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. jackson found herself caught between administration pledges to solve controversial problems and steady resistant from groups that complaint the rules destroy jobs and make it harder for american companies to compete internationally. that is from the ap. steny hoyer will talk about the looming fiscal cliff during a briefing later today. that will be about 2:15 eastern and we'll have that life for you here on c-span. kent conrad is retiring after 26 years in office. he talked about partisanship in the senate and his time working on economic issues including his time on the bowles-simpson commission. this is 30 minutes. >> we're talking in a week full of farewell speeches. what is that like? >> it has been great. i have that going away party the night before. a lot of my colleagues were there. then the farewell speech in which i had a chance to reflect on my service here but also to challenge my colleagues to finish the job on the grand bargain to get our fiscal house in order and i laid out the specifics on what would be a genuine compromise between the two sides. it was satisfying. >> w
jackson. she's the 18th president of rensular polytech nique institute in troy, new york. this is the oldest institute in the united states and it's my great pleasure to announce her. >> good afternoon. you know there's a significant transformation under way globally in the way we make predictions, make products, make connections and ultimately make progress or not. the transformation i'm speaking of is being driven of course by the extraordinarily rapid expansion and availability of data from multiple sources and ever more powerful analytical and computational capacity that is generating yet new information. let me begin quickly with a vignette that may be a harbinger of things to come. as superstorm sandy, i'm sure you know a lot about it, was beginning to gather steam in the caribbean, five days before it slammed into new jersey and new york, u.s. forecasters were predicting a monster storm but uncertain of its path. by most indications this unusually powerful and complex form would graze the coast but move back out into the north atlantic. however there were steady re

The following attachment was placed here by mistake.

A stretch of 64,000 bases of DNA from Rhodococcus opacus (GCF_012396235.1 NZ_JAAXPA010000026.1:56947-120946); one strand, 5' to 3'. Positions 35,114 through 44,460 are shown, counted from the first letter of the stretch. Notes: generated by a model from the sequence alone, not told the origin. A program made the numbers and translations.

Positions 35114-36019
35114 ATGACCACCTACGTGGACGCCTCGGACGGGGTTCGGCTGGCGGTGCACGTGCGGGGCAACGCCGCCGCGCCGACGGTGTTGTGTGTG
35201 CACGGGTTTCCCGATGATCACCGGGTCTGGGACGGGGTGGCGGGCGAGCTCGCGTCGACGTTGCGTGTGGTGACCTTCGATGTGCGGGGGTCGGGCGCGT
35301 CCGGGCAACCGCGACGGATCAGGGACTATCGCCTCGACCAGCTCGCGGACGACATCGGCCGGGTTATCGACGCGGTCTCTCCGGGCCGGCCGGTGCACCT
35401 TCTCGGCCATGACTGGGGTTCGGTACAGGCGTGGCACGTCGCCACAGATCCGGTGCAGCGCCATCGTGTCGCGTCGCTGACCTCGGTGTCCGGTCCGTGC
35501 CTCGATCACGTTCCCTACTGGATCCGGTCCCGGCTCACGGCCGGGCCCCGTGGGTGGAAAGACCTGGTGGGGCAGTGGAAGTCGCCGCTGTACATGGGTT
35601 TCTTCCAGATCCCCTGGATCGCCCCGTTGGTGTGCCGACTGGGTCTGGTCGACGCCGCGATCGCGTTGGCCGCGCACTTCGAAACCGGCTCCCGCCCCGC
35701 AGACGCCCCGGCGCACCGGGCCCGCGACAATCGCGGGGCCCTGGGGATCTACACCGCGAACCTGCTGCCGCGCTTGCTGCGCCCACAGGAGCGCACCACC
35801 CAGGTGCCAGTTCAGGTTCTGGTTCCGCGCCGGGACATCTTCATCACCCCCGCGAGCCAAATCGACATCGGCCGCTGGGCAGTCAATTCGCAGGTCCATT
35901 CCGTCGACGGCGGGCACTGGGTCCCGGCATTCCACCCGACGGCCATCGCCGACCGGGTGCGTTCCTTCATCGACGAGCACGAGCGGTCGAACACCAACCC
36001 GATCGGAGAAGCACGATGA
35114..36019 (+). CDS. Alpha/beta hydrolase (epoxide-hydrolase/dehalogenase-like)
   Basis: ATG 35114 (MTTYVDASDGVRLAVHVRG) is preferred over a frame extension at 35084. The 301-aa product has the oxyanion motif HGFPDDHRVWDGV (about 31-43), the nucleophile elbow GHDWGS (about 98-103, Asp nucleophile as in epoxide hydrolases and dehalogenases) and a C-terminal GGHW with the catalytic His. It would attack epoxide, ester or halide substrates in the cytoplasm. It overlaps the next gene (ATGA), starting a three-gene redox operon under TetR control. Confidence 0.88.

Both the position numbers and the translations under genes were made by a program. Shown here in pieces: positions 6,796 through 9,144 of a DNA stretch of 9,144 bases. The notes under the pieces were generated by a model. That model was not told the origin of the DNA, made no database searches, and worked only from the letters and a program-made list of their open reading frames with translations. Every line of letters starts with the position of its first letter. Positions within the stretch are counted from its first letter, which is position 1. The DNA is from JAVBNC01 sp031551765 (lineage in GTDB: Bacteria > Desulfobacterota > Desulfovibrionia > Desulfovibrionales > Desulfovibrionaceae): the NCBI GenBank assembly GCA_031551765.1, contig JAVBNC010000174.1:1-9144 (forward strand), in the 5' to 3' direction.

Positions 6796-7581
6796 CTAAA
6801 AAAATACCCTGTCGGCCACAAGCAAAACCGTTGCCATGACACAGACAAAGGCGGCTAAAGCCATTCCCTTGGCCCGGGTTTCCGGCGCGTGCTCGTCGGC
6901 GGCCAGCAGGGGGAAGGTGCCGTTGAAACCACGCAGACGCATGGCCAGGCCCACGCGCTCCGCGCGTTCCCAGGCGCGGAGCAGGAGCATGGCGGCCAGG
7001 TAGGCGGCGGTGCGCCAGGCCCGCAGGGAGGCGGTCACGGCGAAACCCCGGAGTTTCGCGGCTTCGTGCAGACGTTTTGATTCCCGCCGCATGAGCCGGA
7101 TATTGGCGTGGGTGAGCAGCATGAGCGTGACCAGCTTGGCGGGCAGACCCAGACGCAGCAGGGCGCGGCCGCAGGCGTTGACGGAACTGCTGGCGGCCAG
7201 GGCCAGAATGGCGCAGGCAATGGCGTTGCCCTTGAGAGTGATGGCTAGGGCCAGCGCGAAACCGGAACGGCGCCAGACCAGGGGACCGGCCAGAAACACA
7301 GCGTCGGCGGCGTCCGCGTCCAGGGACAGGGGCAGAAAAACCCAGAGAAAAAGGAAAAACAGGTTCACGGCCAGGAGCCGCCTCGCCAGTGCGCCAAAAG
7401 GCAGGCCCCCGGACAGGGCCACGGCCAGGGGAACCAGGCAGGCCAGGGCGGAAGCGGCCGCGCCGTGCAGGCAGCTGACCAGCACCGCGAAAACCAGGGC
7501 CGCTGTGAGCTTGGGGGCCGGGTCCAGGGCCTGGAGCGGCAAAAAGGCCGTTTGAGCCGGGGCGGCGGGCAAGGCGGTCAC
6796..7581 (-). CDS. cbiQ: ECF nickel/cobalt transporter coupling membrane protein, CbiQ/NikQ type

not a member, rose after the religious left in the form of the reverend martin luther king and jesse jackson, etc., etc. the religious right was provoked into politics. the tradition among many protestants was political quietism. and then the supreme court decided that the constitution required that there be at exclusion of religion from the public square in the removal of prayer from schools. deeply offended a great many americans. 40 years ago, next month, they delivered the final provocation for the legitimate political purpose of trying to save the culture. i know a great many people work them up into a frenzy about the threats of theocracy. you use the comparison of iran. good lord. we are so far from any possible menace of religious orthodoxy. try to have a prayer at a high- school football game in texas. there is zero grounds. i do not see it. nor do i think in the members of the religious right, and i know many of them, any desire to tyrannize. they went into politics because they felt they were attacked. they want to be left alone. [applause] >> i appreciate you as a voice of reason
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